Tuesday, June 12, 2012

On "Tax Freedom Day"

Well, that was two rather unpleasant weeks.

I've decided to do away with the Sun Talk thing. The joke was getting old, I think. There's only so many ways to call lying imbeciles lying imbeciles before it gets boring.

However, I do have the advantage of watching a metric shit-tonne of news and news-related talk every night, so that does give me some grist for the mill.

For example: did you know that the haven of old right-wing white men, the Fraser Institute, has put out a trendy music video on how taxes are evil and we should all celebrate "Tax Freedom Day"? Such hipsters they are; so cool and with-it, as the kids say.

The whole concept is ridiculous, really. Rousseau and Locke both argue persuasively that the sort of freedom you have outside of a society is a freedom appropriate to brutes; the sort of freedom which is worth having only comes as part of forming a social unit with others. And that freedom comes with a price tag, namely, taxes.

Yes, I know: the Fraserites always say that they're just putting out information and you can't make a decision about what level of taxation is good or bad unless you know what taxes are actually being paid. And that's fine, except it's total bullshit.

It's true that you need to know what a situation is before you can begin to evaluate it. However, it's false that the Fraser Institute doesn't evaluate the situation. It's in the name, after all: "Tax Freedom Day". The day when you are liberated from the horrible chains of taxation. They've already decided that we are "overtaxed" (which is term that means anything, hence nothing), and are cherry-picking data in order to prop up that claim.

It's dishonest, and transparently so.

I don't know -- and don't care -- about the details of how the Fraserites calculate the amount of taxes paid by the average family. I suspect it's a mean number, which is misleading to begin with; and I also suspect there's some double-counting involved, as well as some totally arbitrary exclusion of tax credits and refunds. I have no evidence really for these claims, except to say: I know the type of people who think they are "overtaxed", and this is how they think.

Generally, I find it a poor argument to complain that someone doesn't deal with thus-and-so when they are clearly trying to address such-and-such, only tangentially related to thus-and-so. "Men's rights" advocates do this when they complain that campaigns to end violence against women and children don't talk about men; and hardline Israeli supporters do this when they complain that groups against Israeli apartheid aren't condemning the actions of the Iranian regime. It's a complete non sequitur. If someone is trying to talk about topic x, it's irrelevant to say that they aren't talking about topic y.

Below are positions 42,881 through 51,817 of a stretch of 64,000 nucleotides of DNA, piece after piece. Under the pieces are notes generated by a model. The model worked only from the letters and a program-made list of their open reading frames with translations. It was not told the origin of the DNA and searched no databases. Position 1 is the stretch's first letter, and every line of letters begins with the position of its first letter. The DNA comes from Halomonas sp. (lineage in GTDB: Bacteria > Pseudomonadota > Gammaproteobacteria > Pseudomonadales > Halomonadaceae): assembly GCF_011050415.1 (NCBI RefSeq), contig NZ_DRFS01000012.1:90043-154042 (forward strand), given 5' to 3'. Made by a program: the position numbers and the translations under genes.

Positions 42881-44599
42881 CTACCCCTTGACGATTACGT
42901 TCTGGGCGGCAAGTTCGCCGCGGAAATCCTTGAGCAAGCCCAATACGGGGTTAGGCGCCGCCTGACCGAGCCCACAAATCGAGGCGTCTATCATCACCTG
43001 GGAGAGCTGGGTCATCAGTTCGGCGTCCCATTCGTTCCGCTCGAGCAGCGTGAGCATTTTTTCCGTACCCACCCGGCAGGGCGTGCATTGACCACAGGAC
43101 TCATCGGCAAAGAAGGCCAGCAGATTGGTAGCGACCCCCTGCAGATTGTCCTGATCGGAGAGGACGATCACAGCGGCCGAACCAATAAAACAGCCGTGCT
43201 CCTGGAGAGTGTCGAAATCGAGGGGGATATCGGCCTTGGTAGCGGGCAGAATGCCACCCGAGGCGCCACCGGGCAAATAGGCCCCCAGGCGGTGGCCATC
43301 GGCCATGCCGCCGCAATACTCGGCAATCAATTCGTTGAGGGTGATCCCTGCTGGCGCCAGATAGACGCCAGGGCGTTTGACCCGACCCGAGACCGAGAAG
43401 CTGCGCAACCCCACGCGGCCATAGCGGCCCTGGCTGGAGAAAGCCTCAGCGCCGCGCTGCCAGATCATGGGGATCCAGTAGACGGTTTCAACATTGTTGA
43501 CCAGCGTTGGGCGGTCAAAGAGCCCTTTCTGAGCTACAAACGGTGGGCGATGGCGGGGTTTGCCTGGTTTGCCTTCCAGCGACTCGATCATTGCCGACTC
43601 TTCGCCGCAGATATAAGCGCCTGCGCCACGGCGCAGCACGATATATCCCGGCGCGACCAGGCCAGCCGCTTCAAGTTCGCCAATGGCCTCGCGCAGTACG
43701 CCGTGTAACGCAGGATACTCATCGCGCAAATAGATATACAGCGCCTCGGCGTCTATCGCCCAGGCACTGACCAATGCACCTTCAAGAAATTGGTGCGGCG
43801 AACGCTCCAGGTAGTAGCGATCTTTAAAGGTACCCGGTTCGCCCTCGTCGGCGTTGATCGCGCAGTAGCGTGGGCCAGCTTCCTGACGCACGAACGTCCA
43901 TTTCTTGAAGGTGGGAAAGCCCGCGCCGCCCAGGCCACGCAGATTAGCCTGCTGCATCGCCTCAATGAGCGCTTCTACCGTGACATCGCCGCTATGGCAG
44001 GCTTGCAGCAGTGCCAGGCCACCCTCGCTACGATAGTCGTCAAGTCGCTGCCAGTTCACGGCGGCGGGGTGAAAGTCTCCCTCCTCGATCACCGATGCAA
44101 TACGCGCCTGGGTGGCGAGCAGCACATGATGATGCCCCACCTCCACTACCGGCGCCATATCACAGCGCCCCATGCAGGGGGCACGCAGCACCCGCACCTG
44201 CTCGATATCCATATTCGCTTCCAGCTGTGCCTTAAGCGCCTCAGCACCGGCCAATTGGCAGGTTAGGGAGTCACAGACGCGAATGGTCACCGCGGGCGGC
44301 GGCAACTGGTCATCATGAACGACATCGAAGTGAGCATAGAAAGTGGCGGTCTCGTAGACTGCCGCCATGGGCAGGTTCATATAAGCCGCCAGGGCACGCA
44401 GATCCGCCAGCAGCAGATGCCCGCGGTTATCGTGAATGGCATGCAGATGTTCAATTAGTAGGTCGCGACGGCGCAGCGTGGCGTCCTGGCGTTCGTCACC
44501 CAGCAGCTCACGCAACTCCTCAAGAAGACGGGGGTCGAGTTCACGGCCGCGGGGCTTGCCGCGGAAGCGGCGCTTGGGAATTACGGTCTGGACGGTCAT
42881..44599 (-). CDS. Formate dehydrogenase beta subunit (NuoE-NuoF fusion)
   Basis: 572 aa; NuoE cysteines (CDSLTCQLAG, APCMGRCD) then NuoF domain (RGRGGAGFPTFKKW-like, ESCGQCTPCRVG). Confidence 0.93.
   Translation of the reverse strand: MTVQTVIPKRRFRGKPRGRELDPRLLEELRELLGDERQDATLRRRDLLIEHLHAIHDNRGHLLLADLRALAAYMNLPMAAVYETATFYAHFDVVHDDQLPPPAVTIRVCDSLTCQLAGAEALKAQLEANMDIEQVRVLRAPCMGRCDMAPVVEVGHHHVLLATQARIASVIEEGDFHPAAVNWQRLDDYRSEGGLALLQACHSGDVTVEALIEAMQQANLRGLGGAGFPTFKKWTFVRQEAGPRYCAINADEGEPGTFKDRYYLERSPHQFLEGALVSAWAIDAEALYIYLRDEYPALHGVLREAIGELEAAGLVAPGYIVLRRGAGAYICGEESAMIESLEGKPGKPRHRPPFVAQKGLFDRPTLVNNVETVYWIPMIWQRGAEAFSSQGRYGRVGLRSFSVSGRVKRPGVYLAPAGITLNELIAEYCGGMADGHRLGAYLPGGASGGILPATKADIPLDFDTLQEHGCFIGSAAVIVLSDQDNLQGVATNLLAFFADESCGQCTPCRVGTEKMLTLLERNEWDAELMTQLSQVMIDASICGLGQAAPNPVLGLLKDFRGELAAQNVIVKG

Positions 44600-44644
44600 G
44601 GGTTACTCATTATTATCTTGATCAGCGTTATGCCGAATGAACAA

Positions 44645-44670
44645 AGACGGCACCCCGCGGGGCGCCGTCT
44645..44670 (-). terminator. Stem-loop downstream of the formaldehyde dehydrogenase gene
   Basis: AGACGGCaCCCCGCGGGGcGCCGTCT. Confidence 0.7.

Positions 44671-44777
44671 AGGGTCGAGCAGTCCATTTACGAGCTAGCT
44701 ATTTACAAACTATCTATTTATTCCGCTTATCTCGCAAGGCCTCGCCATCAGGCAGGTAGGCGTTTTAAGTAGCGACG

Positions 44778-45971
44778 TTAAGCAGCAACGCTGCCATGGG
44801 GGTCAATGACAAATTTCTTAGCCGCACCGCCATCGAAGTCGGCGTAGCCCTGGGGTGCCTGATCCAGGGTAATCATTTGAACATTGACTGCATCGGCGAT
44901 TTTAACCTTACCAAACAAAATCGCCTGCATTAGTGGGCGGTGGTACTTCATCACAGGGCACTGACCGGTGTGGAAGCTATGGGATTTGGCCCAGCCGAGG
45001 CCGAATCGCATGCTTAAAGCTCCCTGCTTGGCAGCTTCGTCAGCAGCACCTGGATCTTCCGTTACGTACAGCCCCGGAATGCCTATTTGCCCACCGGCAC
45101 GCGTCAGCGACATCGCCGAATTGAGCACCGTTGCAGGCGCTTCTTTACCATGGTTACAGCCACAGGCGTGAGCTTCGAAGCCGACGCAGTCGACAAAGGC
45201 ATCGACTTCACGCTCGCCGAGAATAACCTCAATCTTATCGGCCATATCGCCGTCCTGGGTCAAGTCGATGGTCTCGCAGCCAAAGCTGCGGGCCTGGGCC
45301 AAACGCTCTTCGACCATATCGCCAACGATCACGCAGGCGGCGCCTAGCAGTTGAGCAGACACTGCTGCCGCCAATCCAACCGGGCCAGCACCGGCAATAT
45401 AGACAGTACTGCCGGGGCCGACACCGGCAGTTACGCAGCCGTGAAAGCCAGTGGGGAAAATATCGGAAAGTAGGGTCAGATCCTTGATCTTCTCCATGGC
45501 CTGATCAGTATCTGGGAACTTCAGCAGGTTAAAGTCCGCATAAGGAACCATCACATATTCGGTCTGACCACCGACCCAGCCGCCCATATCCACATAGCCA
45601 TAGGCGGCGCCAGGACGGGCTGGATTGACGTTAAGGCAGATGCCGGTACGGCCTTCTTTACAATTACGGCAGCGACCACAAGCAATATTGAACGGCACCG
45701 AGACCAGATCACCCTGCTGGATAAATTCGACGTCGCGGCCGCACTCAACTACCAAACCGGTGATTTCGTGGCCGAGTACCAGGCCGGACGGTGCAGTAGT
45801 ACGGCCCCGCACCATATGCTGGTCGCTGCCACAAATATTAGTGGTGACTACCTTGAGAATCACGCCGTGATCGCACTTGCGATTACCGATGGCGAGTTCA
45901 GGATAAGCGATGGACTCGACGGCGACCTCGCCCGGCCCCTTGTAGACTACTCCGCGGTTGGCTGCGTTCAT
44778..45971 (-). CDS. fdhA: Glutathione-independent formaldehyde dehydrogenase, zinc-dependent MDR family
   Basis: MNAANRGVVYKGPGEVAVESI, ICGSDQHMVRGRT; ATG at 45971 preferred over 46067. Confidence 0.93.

Unless the reason that they are talking about x is because they really what to talk about z, which is also related to y. In other words, you've gotta connect the dots a little. "You didn't talk about this!" is nothing; "you said you were going to talk about this, but you've completely ignored this other aspect" is pretty damning.

The Fraser Institute claims it supports "greater choice, less government intervention, and more personal responsibility". Forget, for a moment, that it's a nonsensical grab-bag of glibertarian buzzwords. Just focus on that first bit: "greater choice".

You know who really limits individual choice? It isn't the government. It's massive corporations, whose influence on the market is so dominant that they can crowd out new entrants, buy up (and squelch) new technologies and delivery models, and prevent consumers from getting what they clearly demonstrate they want. Where is the Fraser Institute's annual report on that? Where is the Fraser Institute's annual "Corporate Freedom Day", the day where we stop working for corporate interests? Where is the concern with the ability of gigantic multinationals to come into our country, dig up our resources, pocket the profits, and leave us to clean up the mess?

The Fraser Institute is yet another one of those groups that proclaims itself a believer in freedom, but really believes in feudalism. The lords -- of industry, of capital -- can do as they like, and the peasants -- the peons and workhorses -- will have to like what they are given.

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